The Secular Party of Australia
Does what it says on the tin I guess. This might gain some votes from people annoyed at the chaplaincy program in state schools where convoluted hiring processes enable anti-discrimination laws to be evaded. With their support for the removal of religious exemptions to the tax act they are also probably the party whose policies will most balance the budget. Sure it’s not enough policies to govern as a major party but then this is always going to be a protest vote.

What such a protest vote does next is;
1. Australian Democrats 2. Greens  3. Labor 4. Liberal 5. Family First.

The No Carbon Tax Climate Change Skeptics Party
Backed up by no less that six peer reviewed scientific papers (according to their website) here is the worlds’ first party for truth in science. Beyond that issue they just want government to get off our backs and let us make some mon-hay while the sun shines on with no significant increase in intensity.

Strange that they preference Labor before Liberal;
1. Family First  2. Australian Democrats 3. Labor 4. Liberal 5. Greens

The Stable Population Party

The Stable Population Party has three separate group voting tickets and I’m just not going through them all. Here’s a conversation starter for your next social mixer though; Should child benefits only be paid for the first two children of each mother?

Smokers Rights Party
 Of their policies only one actually might benefit smokers (lower prices) while the rest simply helped new smokers get recruited (relaxed advertising restrictions). I call bullshit, Smokers Rights, and if you don’t like it I will run up a hill away from you. 

They don’t even have a ticket so I didn’t actually have to review them. Crap. Bed time, I'm done.

The Australian Independents
This might be the only party to actually say upfront that they will ban the sale of puppies from pet stores. (Justice for Animals, I will get to you in my next post.) Braving the under five backlash, this is one of a raft of bold but sensible policies.

Sure singling out specifically Christian welfare agencies as deserving of increased funding is odd and I’m no fan of their off-shore processing policy but they do want a significant increase to our refugee intake. Furthermore they prioritize homelessness and mental health. We could do a lot worse.

Just when you think we’ve done every possible combination;
1. Family First 2. Australian Democrats 3. Greens  4. Labor 5. Liberal.

Bank Reform
Not only Banks but the supermarket and legal oligarchies are in this parties sights. Competition is their goal and they aim to pursue it from the government. Irony aside they have some good arguments that we can regulate against market concentration whereas at the moment we regulate for it in some sectors.

In my own opinion if peer to peer borrowing and crowd sourcing took off we wouldn’t need to care about reforming the big banks. Given that’s years off making a difference maybe the Bank Reform party has a purpose. On the other hand the Bank Reform party is many more years off making a difference so you do the math.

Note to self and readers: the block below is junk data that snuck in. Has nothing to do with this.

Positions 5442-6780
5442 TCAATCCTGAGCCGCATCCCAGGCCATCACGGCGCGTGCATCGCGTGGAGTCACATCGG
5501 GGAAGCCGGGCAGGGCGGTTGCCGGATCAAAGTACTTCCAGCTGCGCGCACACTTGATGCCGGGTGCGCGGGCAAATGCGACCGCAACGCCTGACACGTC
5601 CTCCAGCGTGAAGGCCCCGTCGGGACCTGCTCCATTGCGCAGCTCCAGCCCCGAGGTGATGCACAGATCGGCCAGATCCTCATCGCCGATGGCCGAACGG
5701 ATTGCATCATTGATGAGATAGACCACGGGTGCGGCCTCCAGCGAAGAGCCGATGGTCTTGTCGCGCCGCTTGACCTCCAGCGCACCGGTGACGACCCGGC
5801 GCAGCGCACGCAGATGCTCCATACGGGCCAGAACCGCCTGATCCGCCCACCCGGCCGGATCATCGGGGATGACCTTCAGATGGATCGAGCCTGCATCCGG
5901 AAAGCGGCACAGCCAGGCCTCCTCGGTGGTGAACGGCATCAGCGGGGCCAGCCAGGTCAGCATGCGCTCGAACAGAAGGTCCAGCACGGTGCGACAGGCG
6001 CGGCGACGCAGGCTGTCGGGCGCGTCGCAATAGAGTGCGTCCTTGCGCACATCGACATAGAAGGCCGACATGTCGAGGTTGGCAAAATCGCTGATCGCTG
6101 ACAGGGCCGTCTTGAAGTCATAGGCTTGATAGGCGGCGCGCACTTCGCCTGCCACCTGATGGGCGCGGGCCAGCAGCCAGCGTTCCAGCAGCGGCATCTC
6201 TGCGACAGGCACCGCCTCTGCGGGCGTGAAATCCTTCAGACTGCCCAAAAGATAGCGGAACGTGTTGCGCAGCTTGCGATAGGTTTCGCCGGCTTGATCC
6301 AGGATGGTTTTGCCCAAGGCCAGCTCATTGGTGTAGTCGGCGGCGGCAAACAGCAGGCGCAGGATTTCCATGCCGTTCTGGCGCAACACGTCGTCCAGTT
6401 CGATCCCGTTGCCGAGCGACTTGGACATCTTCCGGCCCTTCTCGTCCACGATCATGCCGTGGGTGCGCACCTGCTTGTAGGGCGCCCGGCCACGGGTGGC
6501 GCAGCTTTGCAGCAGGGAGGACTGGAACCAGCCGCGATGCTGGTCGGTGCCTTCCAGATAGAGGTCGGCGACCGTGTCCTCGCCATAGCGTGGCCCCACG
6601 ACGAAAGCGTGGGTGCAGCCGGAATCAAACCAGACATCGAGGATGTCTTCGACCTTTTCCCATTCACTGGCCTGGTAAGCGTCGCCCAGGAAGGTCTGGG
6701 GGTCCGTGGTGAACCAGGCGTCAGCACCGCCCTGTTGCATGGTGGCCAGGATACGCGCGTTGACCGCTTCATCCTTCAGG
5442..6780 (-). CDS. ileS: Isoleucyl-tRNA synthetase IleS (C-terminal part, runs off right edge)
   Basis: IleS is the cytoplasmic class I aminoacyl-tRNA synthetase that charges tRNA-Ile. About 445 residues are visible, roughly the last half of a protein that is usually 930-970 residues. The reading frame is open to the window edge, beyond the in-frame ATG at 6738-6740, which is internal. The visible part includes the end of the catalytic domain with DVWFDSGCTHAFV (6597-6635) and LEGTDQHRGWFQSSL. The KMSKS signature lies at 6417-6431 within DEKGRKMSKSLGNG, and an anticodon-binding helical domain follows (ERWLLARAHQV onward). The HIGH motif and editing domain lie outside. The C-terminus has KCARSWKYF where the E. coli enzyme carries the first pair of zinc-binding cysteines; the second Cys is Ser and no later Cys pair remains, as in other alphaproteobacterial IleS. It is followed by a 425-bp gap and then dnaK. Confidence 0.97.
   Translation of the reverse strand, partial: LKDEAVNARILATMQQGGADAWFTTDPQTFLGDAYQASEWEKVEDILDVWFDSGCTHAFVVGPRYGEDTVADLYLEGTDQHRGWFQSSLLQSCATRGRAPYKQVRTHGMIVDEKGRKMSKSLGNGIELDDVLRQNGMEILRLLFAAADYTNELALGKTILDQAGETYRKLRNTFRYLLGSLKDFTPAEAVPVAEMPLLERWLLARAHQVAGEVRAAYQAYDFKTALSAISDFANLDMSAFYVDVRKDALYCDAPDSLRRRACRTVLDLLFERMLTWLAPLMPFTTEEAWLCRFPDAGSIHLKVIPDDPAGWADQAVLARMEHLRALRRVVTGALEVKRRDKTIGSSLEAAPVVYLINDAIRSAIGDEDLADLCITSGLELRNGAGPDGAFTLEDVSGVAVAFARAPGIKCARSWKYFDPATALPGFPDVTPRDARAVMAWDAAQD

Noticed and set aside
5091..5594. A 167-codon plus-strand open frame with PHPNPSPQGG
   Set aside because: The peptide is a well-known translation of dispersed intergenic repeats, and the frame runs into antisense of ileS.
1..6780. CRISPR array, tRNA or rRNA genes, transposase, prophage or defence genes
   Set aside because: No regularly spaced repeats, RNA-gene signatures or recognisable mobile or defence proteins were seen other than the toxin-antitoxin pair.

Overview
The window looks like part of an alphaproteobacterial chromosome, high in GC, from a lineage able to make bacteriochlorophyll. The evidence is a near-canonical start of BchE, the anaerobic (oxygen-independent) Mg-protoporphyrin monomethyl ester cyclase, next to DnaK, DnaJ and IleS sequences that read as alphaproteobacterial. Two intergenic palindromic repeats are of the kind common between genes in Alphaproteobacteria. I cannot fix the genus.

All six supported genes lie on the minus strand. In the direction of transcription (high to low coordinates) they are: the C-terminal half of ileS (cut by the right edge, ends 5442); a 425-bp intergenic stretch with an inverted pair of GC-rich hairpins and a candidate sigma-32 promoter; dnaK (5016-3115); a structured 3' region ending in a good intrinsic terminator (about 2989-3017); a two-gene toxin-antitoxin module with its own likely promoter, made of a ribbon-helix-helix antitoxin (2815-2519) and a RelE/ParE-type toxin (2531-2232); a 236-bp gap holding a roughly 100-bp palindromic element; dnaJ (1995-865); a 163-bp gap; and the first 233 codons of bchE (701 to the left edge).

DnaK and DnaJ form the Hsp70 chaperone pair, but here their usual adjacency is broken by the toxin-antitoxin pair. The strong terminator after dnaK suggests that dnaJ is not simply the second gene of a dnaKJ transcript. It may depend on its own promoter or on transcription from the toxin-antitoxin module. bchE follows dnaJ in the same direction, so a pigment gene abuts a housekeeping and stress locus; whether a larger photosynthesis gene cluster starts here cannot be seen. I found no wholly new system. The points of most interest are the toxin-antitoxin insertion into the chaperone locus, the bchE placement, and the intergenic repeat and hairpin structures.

Not sure what they have against the Greens;
1. Family First 2. Australian Democrats 3. Labor 4. Liberal. 5. Greens

The Greens
The Greens are equal parts evil and incompetence if you believe many other parties. There’s even one called Stop the Greens whose policy is self-evident. As a participant in their pagan canabilistic orgies however I’ve found them to be generally integritous and thoughtful.

The Greens are really the champions of a certain economic philosophy. This is the philosophy that supports subjecting economic activity to social and environmental assessment. It was ultimately a deal to govern struck with the Greens that forced Gillard’s Labor to introduce a carbon tax.

The Greens don’t view all economic activity as equal. Instead they do what makes traditional economists squirm. They “pick winners and losers” in the marketplace like fresh food over potato chips, clean energy over coal and fair trade over free trade. They then reflect that with taxation and subsidies from government.

That’s not all the Greens are about. With the demise of the Australian Democrats they have taken over the role of the progressive and humanitarian party. If you draw a spectrum of views on issues like marriage reform, access to abortion, foreign Aid levels and our response to refugees the Greens are on one side, Liberals on the other and Labor is in the middle. This makes life hard for those conservative Christians who despite opposing marriage law reform and reproductive freedoms want to see a Green party response to Foreign Aid and Refugees.

The Greens have had my first preference for years. This year I’m tempted to give it to a smaller party so long as I know it will flow to the Greens before any other possibly successful candidates. The reason for my change is that the Greens are sounding too much like a proper political party lately even putting spin on negative polls. It was always their straight talk through the bullshit that I admired most of all.

Here’s where the Greens send their polyamourous love;
1. Greens 2. Australian Democrats 3. Labor 4. Family First 5. Liberal

This is the first page of the preference tickets. There’s another page and twelve more groups to discuss. That will be the next installment of  One Biased Guide to the Victorian Senate Election.